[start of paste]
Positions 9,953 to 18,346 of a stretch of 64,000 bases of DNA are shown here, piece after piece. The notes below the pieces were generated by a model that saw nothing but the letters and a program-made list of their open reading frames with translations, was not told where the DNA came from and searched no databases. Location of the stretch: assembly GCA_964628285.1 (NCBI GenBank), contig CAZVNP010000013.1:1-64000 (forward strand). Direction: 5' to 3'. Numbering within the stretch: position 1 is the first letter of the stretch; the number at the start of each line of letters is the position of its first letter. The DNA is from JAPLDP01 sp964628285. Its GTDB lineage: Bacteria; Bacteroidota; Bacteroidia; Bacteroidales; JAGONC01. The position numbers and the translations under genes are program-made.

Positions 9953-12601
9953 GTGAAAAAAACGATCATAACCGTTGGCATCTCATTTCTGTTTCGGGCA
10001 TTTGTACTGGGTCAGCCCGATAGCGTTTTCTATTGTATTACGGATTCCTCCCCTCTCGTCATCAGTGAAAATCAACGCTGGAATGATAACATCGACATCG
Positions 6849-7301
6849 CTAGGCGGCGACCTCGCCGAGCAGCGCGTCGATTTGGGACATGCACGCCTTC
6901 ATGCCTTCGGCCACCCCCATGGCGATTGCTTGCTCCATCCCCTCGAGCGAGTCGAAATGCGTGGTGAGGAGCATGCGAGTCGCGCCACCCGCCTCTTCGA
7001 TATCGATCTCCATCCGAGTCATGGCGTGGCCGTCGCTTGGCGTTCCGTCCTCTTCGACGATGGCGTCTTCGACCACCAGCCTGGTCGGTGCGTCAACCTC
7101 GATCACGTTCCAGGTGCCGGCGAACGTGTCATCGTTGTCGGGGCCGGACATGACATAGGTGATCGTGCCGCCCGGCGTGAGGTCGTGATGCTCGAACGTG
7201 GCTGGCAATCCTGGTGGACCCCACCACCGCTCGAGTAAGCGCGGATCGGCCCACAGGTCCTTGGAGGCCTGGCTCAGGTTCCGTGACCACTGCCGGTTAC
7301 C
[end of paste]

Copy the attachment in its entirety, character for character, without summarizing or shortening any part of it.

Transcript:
Positions 9,953 to 18,346 of a stretch of 64,000 bases of DNA are shown here, piece after piece. The notes below the pieces were generated by a model that saw nothing but the letters and a program-made list of their open reading frames with translations, was not told where the DNA came from and searched no databases. Location of the stretch: assembly GCA_964628285.1 (NCBI GenBank), contig CAZVNP010000013.1:1-64000 (forward strand). Direction: 5' to 3'. Numbering within the stretch: position 1 is the first letter of the stretch; the number at the start of each line of letters is the position of its first letter. The DNA is from JAPLDP01 sp964628285. Its GTDB lineage: Bacteria; Bacteroidota; Bacteroidia; Bacteroidales; JAGONC01. The position numbers and the translations under genes are program-made.

Positions 9953-12601
9953 GTGAAAAAAACGATCATAACCGTTGGCATCTCATTTCTGTTTCGGGCA
10001 TTTGTACTGGGTCAGCCCGATAGCGTTTTCTATTGTATTACGGATTCCTCCCCTCTCGTCATCAGTGAAAATCAACGCTGGAATGATAACATCGACATCG
Positions 6849-7301
6849 CTAGGCGGCGACCTCGCCGAGCAGCGCGTCGATTTGGGACATGCACGCCTTC
6901 ATGCCTTCGGCCACCCCCATGGCGATTGCTTGCTCCATCCCCTCGAGCGAGTCGAAATGCGTGGTGAGGAGCATGCGAGTCGCGCCACCCGCCTCTTCGA
7001 TATCGATCTCCATCCGAGTCATGGCGTGGCCGTCGCTTGGCGTTCCGTCCTCTTCGACGATGGCGTCTTCGACCACCAGCCTGGTCGGTGCGTCAACCTC
7101 GATCACGTTCCAGGTGCCGGCGAACGTGTCATCGTTGTCGGGGCCGGACATGACATAGGTGATCGTGCCGCCCGGCGTGAGGTCGTGATGCTCGAACGTG
7201 GCTGGCAATCCTGGTGGACCCCACCACCGCTCGAGTAAGCGCGGATCGGCCCACAGGTCCTTGGAGGCCTGGCTCAGGTTCCGTGACCACTGCCGGTTAC
7301 C